If we’re going to get anywhere soon on health system change, we’re going to need to give more heft to proven solutions. Without proof, you’re left exposed to an acceptance that the the devil you know is better than the one that you don’t.
Health system change is difficult both because the time gap between decision and effect is significant, and because any change puts current players’ livelihoods on the line. Given that neither time nor human propensity for self-preservation is on your side, proven experience better be.
Countries tackling urgent health crises with far fewer resources have compelling experience to lend. As a recent Stanford Social Innovation Review article points out:
- Between the extremes of doing nothing and upending the entire system there “are a number of concrete adjustments that will save lives and dollars – in short order.”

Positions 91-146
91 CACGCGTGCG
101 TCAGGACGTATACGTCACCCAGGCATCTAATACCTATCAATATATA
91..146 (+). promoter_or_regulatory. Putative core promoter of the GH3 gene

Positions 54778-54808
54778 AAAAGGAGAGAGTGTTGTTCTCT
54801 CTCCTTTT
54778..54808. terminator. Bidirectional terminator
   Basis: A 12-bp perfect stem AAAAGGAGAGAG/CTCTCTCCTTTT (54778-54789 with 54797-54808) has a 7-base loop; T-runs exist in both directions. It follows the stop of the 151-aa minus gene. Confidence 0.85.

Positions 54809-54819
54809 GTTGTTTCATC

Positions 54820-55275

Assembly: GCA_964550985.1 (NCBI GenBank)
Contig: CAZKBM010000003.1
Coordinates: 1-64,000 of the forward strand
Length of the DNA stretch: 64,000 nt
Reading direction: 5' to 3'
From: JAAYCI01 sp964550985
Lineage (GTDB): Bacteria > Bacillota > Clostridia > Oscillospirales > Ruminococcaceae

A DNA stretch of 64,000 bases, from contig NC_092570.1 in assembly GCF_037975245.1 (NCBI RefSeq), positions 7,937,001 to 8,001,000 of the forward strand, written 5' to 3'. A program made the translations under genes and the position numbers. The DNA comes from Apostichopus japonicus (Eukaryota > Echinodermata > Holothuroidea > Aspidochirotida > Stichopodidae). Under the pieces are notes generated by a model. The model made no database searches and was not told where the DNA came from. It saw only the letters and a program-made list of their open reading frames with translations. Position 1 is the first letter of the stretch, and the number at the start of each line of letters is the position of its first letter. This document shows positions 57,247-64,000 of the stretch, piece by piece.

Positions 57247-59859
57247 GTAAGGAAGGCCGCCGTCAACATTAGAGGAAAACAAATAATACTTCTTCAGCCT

- Reform is about optimization of resources. Broadening the health care workforce allows all players to “practice at the top of their license,” increasing job satisfaction and performance while lowering cost and improving outcomes.
- Most care takes place outside the formal health system. Establishment and development of local networks (e.g. promotoras) has been proven to lower costs, improve outcomes and lower the burden on scarce professional resources.
Last but not least, the authors warn that, “’Health’ is a bold, expansive aspiration. Let’s make sure that what we call ‘health care’ is broad enough to get the job done.” We couldn’t agree more.